The expanding need to protect innovation in Linux

With each big lawsuit that hits the headlines, so the freedom to innovate is ever more potentially constricted as developers grow nervous.
Written by Keith Bergelt,, Contributor
Commentary - Anyone scanning the technology news will likely be struck by the number of intellectual property deals and lawsuits going on at the moment. From Google and Motorola to the ongoing saga of Nortel and Microsoft, and the recent news around Yahoo suing Facebook, intellectual property is turning out to be a dominating story for the tech space at the start of 2012. While money remains one major reason for this, a more positive aspect is the tremendous growth and increasing importance of Linux and other open source software systems.

A coterie of innovation like that of the open source community, benefits everyone from the vendors to the end user who is consuming ever evolving technology. This cooperation and the sharing of ideas are fundamental to the success of the open source community. However, the revenues at stake lead to continual streams of disputes and negotiations. With each big lawsuit that hits the headlines, so the freedom to innovate is ever more potentially constricted as developers grow nervous.

The scope of the organizations creating and inventing through Linux is continually broadening, such as in the telecommunications space, where the proliferation of smartphones and tablets has brought a new era of mobile technology. At the Mobile World Congress (MWC) in Barcelona, it was clear that Linux was more prolific than ever in the mobile arena. For example, Tizen, backed by Intel, and launched by the Linux Foundation, was a notable presence. Huawei announced at MWC plans to create and commercialize Tizen handsets for a range of markets, while there was also a beta release of the Tizen platform source code. It’s not just in mobile technology where clever uses of Linux are appearing. For example, Norwegian company FXI Technology is preparing to launch the “Cotton Candy”, a Linux based computer the size of a USB stick.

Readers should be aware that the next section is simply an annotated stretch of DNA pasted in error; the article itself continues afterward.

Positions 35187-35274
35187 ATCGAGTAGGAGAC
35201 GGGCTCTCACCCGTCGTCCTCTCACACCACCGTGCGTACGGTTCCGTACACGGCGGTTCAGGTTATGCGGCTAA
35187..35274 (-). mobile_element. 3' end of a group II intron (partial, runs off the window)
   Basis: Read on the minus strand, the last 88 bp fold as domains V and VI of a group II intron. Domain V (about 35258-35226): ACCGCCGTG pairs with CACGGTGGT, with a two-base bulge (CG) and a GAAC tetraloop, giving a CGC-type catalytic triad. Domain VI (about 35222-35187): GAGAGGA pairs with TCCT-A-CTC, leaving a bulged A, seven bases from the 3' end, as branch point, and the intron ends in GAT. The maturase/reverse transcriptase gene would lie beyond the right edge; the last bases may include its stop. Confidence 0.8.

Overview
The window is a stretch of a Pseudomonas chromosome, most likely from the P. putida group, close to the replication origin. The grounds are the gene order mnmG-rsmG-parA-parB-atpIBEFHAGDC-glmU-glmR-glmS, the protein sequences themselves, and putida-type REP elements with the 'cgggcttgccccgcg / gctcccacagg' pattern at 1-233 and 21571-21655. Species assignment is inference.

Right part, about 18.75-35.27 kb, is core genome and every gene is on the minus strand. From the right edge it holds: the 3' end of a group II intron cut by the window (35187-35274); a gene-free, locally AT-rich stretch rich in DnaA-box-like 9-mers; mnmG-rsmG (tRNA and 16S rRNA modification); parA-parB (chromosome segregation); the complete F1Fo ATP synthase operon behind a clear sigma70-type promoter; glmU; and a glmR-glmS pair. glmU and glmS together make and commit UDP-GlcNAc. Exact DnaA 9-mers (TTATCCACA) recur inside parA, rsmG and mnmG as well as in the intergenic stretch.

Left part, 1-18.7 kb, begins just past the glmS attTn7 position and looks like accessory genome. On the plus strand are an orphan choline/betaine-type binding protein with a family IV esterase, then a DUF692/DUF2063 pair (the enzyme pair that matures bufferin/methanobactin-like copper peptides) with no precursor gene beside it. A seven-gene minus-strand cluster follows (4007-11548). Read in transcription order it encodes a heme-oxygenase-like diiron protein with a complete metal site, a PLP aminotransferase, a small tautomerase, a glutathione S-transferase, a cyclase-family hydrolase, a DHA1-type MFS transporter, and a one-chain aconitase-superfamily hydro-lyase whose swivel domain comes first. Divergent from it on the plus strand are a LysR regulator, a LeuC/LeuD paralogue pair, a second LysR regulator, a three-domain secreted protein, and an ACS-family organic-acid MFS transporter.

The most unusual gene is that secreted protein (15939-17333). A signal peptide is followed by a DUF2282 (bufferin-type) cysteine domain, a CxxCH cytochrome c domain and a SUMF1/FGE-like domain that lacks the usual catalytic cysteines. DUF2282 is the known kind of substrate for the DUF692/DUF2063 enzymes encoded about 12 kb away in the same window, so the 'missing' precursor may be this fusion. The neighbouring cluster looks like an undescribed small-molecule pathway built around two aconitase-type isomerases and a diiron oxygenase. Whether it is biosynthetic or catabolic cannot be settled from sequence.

While a good problem to have, as each new player that enters the market brings with them even more diverse thinking and developments, the sheer volume of new breakthroughs inevitably make backers of alternatives to the Linux platform, such as Microsoft and Apple, wary and defensive. With well funded entities like those constantly on the prowl, collaboration and support is needed from those wishing to see Linux innovations thrive. New stories around patent infringement appear at an alarming rate, almost as often as news on new Linux implementations and inventions appear. This will only continue, with companies like Samsung showing an interest in the Tizen platform and HP also closely tied to broad open source and Linux initiatives.

This collaboration and understanding of the need to work together has not been lost on companies. Open Invention Network (OIN), the collaborative enterprise that enables innovation in open source and an increasingly vibrant ecosystem around Linux, has seen its number of corporate licensees grow to over 400 since it was launched in 2005 by IBM, NEC, Novell, Philips, Red Hat and Sony. The organization now counts HTC, Oracle, Cisco, Facebook, and Google among its members. This considerable rise in members of OIN, from both large and small organizations, demonstrates the enormous importance these companies place on the freedom to invent, innovate and operate. This growth is unlikely to slow either.

OIN has recently updated its Linux System definition, the list of software packages that define where the OIN community will cross license and not pursue patent infringement claims against one another. Through the update, the first time this has occurred since 2005, OIN expanded as the list by more than 740 new software packages. New software including KVM, Git, OpenJDK, and WebKit , among many others, will now receive coverage. In addition, OIN improved the coverage of innovations in previously identified software packages by upgrading the list to more current versions of those packages. In total, the size of the Linux System definition will very nearly double.

This will affect thousands great number of patents held by the more than 400 OIN members, offering even more freedom for licensees to operate and innovate. The improved coverage of the OIN license will help to encourage ongoing collaboration and investment from Linux developers, distributors, sellers, resellers and end-users.

As Linux becomes more integrated and prolific in the technology used by people every day, its relevance as a medium for creativity and innovation remains vital. The constant barrage of lawsuits threatens to undermine and strangle the progress that is being made. In other fields, such as the arts or architecture, companies encourage innovation and build from the invention and breakthroughs of others, even competitors. Open Source and in particular Linux can and is allowing this type of collaboration, where companies work together to make important advances. This is why the work OIN is doing and the continued growth of the community is so critical to innovation within Linux.

Keith Bergelt is CEO of Open Invention Network.

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